On Nov. 16, ISU will again host the Metropolitan Opera National Council District Auditions. The National Council Auditions program is designed to discover promising young opera singers and to assist in the development of their careers. Judges for the competition will be Grammy-nominated opera conductor Sara Jobin, internationally-renowned soprano Sally Wolf, and collaborative artist Thomas Muraco from the Manhattan School of Music.
The Department of Music has four students who will compete to advance to the Metropolitan Opera regional auditions: Emma Doupé, from Middleton;Jerrica Matthews, Liberty, Bear Lake County; John Punt, Idaho Falls; and LakotaTerrace, Mackay. Audience members will have the opportunity to vote for their favorite. Tickets for the competition on Saturday are $8 for adults, $6 for ISU faculty and staff and $4 for pre-college students. ISU students are admitted free of charge.
Opera Week will finish on Nov. 17 with a masterclass featuring ISU music majors working with Thomas Muraco. Admission to the master class with Thomas Muraco is free.
ISU's participants will present their programs at Pocatello's First Friday Art walk on Nov. 1 at Trinity Episcopal Church. The public is invited to the free preview of the students' performances.
The Idaho State-Civic Symphony's Family Concert, "Halloween Spooktacular, sponsored by Heinz, will be held on Saturday, Oct. 26 in the Jensen Grand Concert Hall of the Stephens Performing Arts Center.
Conductor Grant Harville has designed a program to appeal to family members of all ages, and Thomas Kloss and music education majors have planned interesting and fun pre-concert musical games and activities. From 1 p.m. to 2 p.m., the rotunda will be the site of a "Musical Fair" where children can visit a musical "petting zoo" to see close up some of the orchestral instruments, discover how the sound is produced, and even try them. Singing games and other musical education activities will be set up in other areas of the rotunda; parents and children will be able to choose the ones most age-appropriate.
The public is encouraged to bring the whole family, dress in Halloween costumes, and enjoy the pre-concert musical activities, followed by a rousing concert with familiar music from "Raiders of the Lost Ark" and "Pirates of the Caribbean," as well as the delightful children's musical story "Peter and the Wolf."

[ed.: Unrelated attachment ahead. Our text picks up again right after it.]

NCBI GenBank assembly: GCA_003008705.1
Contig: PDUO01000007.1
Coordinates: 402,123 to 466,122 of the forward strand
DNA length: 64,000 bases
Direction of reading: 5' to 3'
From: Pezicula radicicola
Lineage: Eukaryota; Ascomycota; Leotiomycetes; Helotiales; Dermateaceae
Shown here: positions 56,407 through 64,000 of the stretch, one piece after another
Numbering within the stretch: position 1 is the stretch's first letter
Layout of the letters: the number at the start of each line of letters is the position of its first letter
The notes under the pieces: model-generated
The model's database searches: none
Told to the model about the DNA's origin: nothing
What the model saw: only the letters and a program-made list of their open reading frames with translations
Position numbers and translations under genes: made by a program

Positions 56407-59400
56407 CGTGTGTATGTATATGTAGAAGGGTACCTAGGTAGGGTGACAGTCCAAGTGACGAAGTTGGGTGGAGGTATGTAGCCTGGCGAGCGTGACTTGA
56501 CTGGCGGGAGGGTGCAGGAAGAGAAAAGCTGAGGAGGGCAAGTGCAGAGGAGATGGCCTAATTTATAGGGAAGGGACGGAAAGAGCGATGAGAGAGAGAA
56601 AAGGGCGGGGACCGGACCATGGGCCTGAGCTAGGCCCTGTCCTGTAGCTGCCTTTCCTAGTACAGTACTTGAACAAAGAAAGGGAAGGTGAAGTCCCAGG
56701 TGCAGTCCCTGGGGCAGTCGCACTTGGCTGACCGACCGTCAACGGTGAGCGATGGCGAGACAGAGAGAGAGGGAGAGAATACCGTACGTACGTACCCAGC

Tickets are $12 per person or $27 for a family of six. The pre-concert activities are included with the ticket price. Tickets to the concert are available through the Performing Arts Center's Box Office at 282-3595 or Paula Corbin at 282-3330. Tickets are also available at Vickers Western Stores located at 1460 Yellowstone.
For more information contact the Stephen Performing Arts Center Box Office at 282-3595.
The Union Program Council at Idaho State University will present the film "The Graduates" at 5:30 p.m. Tuesday, Oct. 29, in the Pond Student Union Bengal Theater.
The film is billed as an eye-opening documentary on the challenges facing Latino students from across the United States. It is part of the UPC's Community Cinema series, a national civic engagement initiative featuring free screenings and curricula for films from the Emmy Award-winning PBS series "Independent Lens."
After the documentary there will be a brief discussion led by Maria Lemos. This event is free, and popcorn and drinks will be provided.
On Friday, Nov. 1 at 3:30pm, Dr. Norman Jones, a distinguished historian of early modern history and ISU Alumnus, will be giving a public talk, "Governing by Virtue: The Political Culture of the Elizabethan State."
This talk will be of general interest to faculty and students in the history, theory, and practice of leadership and administration, especially ways that leaders attempt to motivate individuals and groups to cooperate in a larger mission. It will also be of special interest to faculty and students interested in early modern British and European History, or the history of leadership.
The Speaker, Norman Jones,is Professor of History at Utah State University. He is the author of ten books, including Governing by Virtue: The Management of Elizabethan England, which is forthcoming from Oxford University Press. He earned his B.A. in History from ISU and is the recipient of an ISU Distinguished Alumnus Award (2007).
This event is co-sponsored by the Cultural Events Committee, English and Philosophy and History. The talk will be Friday, November 1, 2013 in LA 256. After the event, all participants are invited to join the speaker and other attendees to continue the conversation at a no-host gathering at Goodies.